Q&A: Mark Heesen prepares to step down as president of the National Venture Capital Association


Mark Heesen in his office in Arlington. (Evy Mages/FOR THE WASHINGTON POST)

Mark Heesen became president of the National Venture Capital Association in 1999, a time when investors were pouring excessive amounts of money into just about any company that promised new technology.

Then it all went bust.

Heesen is preparing to step down as head of the Arlington-based organization in September as the venture capital industry is again enduring hardship. The latest recession and continued economic uncertainty has many firms struggling to raise fresh money from limited partners.

Heesen sat for an interview with Capital Business. What follows are excerpts from that interview:

What was it like to be a part of the association during the dot-com boom?

It was shocking. We track our investments quarterly and we were investing, in some quarters, more than we had in entire years. It was crazy. And you knew that it couldn’t continue.

One thing this association did, which has helped us over the long run, is when the bubble burst, we were very honest about it. We made some mistakes here. But having said that, the bubble was absolutely worth it because without the bubble, we wouldn’t have the Internet of today. The incredible changes we have seen since the ’98/’99 bubble are really quite revolutionary. Not having that bubble ... very likely [we] would not have quickened the pace of innovation as fast as it did.”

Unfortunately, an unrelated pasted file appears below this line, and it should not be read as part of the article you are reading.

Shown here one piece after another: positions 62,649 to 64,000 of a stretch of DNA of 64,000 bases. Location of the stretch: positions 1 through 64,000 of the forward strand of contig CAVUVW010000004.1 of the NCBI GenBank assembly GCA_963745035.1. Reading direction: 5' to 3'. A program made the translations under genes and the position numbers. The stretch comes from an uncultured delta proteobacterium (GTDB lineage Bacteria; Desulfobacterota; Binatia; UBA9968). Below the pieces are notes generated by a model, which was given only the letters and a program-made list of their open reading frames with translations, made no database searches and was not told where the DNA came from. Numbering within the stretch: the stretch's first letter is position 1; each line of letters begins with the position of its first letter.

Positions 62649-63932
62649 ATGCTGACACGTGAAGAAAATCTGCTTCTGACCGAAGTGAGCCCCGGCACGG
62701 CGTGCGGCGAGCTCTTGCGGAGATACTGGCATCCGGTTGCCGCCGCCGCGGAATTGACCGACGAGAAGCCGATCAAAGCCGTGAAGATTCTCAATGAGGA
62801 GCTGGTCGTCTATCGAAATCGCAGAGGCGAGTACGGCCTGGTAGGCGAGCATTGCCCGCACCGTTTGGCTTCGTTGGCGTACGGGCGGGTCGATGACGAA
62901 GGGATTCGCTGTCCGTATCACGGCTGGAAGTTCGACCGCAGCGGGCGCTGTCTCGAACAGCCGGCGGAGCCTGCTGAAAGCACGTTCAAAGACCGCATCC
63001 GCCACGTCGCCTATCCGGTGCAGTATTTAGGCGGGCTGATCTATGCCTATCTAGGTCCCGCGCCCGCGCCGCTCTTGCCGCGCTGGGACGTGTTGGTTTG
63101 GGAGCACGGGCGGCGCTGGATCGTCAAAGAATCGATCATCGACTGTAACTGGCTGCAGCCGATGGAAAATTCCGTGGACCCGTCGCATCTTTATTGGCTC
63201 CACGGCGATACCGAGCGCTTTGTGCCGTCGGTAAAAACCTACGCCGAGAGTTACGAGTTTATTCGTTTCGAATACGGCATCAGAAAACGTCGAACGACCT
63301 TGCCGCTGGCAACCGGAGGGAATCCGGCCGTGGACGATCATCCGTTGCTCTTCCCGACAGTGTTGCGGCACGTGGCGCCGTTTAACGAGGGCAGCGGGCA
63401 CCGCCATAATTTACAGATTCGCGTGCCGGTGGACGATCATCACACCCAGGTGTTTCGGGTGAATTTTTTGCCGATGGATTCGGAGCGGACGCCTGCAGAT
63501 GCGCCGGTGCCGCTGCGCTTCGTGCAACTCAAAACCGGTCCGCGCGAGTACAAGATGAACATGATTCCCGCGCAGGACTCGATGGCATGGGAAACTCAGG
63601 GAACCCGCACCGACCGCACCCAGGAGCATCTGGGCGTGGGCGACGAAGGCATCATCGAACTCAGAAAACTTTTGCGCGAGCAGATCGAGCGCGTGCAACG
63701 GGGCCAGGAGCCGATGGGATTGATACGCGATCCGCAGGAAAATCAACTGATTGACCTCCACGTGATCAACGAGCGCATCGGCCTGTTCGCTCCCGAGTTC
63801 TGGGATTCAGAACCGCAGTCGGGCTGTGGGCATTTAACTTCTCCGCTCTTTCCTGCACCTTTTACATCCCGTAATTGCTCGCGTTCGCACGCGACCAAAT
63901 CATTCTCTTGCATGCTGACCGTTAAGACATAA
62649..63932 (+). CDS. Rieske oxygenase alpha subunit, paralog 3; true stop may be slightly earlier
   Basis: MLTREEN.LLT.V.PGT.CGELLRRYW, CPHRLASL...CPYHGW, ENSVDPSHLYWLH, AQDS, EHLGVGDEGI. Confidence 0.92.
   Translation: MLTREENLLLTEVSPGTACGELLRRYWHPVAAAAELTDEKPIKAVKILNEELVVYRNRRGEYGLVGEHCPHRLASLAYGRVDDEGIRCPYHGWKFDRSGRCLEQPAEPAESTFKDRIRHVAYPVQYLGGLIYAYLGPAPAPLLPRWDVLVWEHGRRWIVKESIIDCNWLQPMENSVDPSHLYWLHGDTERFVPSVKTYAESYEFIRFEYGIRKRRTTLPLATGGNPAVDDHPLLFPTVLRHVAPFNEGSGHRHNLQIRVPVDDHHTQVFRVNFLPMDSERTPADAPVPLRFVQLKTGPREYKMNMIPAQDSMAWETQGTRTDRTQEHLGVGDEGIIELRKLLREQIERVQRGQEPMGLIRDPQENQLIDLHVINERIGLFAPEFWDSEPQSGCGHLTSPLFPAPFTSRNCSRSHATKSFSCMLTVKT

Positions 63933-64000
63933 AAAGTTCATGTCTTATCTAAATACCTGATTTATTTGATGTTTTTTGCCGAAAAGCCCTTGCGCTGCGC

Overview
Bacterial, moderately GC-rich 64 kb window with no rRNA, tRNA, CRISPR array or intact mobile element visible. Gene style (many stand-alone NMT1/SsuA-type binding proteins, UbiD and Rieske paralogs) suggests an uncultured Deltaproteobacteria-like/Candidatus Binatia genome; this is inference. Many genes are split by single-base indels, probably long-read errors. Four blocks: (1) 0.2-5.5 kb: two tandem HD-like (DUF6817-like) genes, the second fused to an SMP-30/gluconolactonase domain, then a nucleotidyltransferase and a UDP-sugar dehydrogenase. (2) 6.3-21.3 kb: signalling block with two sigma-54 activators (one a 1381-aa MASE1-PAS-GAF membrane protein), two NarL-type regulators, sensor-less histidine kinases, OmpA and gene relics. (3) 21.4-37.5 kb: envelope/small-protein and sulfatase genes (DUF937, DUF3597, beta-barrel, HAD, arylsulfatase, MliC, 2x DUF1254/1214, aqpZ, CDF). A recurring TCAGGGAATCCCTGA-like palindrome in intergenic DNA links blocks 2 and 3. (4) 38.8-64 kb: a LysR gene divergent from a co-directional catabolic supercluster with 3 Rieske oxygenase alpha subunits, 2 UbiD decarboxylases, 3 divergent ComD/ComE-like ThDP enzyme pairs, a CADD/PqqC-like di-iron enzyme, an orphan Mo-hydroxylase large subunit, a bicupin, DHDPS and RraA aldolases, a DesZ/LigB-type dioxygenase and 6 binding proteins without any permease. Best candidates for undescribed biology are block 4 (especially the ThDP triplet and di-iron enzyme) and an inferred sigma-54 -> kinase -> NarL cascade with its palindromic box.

How did the bust change the venture industry?

Our investors, who are pension funds and colleges and endowments and family offices, suffered. Our returns suffered. And we’ve been paying the price for that. What you’ve seen over the last several years is a much more, in my view, mature industry. We’re investing about $25 to $30 billion a year; very different from $100 billion. The industry has shrunk, the tourists got out and those who are left standing are on the cusp of entering a good period for venture.

There has been disappointment in returns from venture capital in recent years. Why should limited partners still invest in this asset class?

We are helping to create, hopefully, the innovations of tomorrow. If we’re not doing this, who’s going to do it? Someone has to be investing in these companies. People say, ‘Oh, crowdfunding can do it.’ But the reality is crowdfunding isn’t going to fund a biotech company. It may be able to help a college kid with an IT company and that’s great. It’s not going to fund a clean tech company. Those things can’t get funded but with venture dollars at this point. And you’ll get a good return at the end of the day if you’re patient.”

How would you compare this most recent economic downturn to the dot-com bubble?

What we’ve gone through this time around is a little bit more unnerving to venture capitalists, and what I mean by that is you’ve seen Darwinism at work. Venture firms that have been able to get through the bubble haven’t been able to get through this downturn.